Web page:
The Darkeyed Juncos in our yard defy their
description. They are supposed to be ground feeders but ours do eat from the high feeders
now and not only do they eat the black oiled sunflower seeds they are supposed to like,
they also can be seen at the black thistle feeder hanging in front of the living room
window. It took me awhile to identify these little guys because while they have the
behavior listed in the books, they don't have the look of the pictures I saw. I finally
found this picture in a new book I had gotten and this is a spitting images of the flock
that come to our yard. We get quite a large group of them every winter. It is said that
since they show up in gardens during the winter, they are often referred to as
snowbirds. That really fits since the yard they go to is "snogirl's" yard wouldn't you say? Although in this part of Western Washington, they don't get much snow.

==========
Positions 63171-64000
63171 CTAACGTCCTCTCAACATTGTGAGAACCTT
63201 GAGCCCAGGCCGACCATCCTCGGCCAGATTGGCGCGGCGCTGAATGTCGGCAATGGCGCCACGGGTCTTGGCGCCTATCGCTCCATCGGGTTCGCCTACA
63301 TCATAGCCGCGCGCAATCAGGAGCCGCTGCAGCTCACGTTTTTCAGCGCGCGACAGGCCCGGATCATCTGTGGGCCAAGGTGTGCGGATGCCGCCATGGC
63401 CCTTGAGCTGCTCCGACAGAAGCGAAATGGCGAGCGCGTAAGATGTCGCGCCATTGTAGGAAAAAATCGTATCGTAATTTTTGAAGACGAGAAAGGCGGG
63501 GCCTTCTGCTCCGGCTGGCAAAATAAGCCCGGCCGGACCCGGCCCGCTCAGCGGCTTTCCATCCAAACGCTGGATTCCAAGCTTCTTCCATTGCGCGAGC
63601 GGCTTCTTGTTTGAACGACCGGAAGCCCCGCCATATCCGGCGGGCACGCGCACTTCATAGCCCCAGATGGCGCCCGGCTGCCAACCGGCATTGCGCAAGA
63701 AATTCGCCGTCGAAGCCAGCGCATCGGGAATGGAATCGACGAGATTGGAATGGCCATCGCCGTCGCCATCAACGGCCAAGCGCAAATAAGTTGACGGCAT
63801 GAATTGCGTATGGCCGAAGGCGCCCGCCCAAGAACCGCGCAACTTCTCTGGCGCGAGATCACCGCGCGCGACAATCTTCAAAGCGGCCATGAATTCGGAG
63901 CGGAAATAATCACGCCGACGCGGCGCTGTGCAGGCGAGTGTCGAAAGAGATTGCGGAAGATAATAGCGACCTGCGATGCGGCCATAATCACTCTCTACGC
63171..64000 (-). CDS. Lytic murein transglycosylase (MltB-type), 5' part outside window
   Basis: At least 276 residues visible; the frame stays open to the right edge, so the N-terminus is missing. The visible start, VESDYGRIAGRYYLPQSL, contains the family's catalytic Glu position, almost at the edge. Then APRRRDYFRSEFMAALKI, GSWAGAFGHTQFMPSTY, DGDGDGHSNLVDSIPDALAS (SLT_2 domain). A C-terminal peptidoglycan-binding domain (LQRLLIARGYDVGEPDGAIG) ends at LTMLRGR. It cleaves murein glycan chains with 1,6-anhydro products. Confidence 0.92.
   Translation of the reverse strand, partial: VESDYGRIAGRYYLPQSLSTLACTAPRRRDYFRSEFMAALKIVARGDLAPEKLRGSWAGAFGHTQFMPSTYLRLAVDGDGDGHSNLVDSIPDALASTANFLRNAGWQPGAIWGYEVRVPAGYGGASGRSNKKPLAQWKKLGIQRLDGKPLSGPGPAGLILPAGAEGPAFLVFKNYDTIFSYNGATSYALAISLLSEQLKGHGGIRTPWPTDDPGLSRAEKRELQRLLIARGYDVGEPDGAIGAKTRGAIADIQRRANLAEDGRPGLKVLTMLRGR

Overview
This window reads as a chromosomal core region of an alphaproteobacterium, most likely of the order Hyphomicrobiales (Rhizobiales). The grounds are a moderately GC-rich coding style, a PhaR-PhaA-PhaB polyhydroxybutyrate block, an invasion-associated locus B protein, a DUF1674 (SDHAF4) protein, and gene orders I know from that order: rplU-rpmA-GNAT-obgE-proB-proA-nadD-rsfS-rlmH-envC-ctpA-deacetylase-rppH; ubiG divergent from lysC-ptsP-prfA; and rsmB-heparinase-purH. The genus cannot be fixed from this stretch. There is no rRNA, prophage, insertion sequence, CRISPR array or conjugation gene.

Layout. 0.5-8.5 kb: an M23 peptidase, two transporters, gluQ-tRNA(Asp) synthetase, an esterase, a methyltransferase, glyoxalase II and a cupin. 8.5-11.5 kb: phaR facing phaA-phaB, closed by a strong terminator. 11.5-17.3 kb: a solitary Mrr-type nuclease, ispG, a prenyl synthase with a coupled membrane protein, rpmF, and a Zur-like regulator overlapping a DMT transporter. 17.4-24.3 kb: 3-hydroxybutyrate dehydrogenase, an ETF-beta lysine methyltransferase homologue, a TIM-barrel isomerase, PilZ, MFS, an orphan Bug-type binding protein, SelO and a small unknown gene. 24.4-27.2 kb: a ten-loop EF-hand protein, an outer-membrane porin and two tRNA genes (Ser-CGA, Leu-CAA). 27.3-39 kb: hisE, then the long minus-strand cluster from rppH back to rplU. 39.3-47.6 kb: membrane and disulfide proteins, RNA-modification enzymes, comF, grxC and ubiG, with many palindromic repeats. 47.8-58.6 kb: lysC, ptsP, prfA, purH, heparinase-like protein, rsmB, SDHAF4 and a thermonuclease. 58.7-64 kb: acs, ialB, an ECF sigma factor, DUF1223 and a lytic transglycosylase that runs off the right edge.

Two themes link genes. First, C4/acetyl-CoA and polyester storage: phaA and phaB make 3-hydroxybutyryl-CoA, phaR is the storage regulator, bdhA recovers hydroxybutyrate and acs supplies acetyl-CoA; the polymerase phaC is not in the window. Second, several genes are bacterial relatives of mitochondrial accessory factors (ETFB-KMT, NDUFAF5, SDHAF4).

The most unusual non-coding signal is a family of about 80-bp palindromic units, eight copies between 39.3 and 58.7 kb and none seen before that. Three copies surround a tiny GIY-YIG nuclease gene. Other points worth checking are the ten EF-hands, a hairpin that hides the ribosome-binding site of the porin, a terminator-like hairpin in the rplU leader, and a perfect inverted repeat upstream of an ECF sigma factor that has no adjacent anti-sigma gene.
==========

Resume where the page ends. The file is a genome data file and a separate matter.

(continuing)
UPDATE - 2001 This year we have a new nest in the neighborhood. I have had a hanging flower bowl in front of a bedroom window in the back yard for several years but right after I replanted it the week of Easter, a Junco family moved in. One day a couple of weeks later, I was dead heading the
pansies and was startled as a bird flew out from amongst the flowers. It was the female. She has four or five eggs in her nest. The parents are starting to get used to us being in the yard and will now go in and out of the bowl with us out there. It took awhile though. I would love to be able to get pictures when the eggs hatch.
They ended up hatching two nests before the season was over. We
thought they were finished when the eggs hatched and all sign of them was
gone so we removed the nest from the plants and they started rebuilding it
and another set of eggs was laid. That bunch of hatchlings all fell from
the nest one day as they were startled by the grandkids playing nearby. We
had baby birds everywhere. Had a rough time keeping an eye on them and so
did the parents. They tried rounding them up the best they could. We never
saw them again after that day so we can only hope they survived.